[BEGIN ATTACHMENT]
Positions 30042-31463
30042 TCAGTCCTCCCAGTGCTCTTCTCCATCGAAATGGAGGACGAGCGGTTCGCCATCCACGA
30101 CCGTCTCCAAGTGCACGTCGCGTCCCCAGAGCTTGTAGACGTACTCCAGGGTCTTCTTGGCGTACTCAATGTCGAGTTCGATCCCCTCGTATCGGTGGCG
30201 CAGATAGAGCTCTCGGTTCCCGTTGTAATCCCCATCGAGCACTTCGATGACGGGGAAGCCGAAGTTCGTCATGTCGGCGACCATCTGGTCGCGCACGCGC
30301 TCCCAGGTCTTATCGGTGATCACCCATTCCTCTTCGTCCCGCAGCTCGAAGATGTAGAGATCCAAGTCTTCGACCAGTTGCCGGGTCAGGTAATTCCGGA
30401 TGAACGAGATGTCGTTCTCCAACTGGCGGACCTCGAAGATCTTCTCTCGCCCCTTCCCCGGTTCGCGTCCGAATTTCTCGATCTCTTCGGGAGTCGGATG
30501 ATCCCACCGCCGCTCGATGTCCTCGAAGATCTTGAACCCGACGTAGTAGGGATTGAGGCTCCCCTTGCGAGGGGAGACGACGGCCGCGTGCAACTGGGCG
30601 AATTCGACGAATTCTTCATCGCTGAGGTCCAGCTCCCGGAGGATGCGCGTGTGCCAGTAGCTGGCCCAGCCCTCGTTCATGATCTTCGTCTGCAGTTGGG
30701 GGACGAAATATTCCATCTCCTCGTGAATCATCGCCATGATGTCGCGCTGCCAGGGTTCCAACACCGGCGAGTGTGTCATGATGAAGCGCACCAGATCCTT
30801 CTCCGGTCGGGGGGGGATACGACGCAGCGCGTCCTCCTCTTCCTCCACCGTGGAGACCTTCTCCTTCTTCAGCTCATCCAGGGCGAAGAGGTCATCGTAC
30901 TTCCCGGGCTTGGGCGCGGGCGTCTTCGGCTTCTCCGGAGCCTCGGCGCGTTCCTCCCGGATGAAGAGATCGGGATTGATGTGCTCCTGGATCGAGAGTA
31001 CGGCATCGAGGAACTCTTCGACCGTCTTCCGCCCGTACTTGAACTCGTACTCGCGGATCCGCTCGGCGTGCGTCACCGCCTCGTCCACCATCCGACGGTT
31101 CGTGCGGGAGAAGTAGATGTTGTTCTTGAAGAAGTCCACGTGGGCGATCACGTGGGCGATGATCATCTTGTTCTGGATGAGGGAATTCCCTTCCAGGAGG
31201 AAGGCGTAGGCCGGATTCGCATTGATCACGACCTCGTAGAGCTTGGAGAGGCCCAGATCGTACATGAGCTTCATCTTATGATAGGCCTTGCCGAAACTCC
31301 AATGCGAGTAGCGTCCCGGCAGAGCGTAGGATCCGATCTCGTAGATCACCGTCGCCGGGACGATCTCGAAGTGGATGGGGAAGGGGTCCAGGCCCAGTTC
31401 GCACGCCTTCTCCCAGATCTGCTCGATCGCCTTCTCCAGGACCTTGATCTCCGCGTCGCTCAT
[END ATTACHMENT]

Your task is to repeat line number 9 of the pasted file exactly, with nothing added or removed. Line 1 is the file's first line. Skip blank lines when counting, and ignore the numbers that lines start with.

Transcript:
30701 GGACGAAATATTCCATCTCCTCGTGAATCATCGCCATGATGTCGCGCTGCCAGGGTTCCAACACCGGCGAGTGTGTCATGATGAAGCGCACCAGATCCTT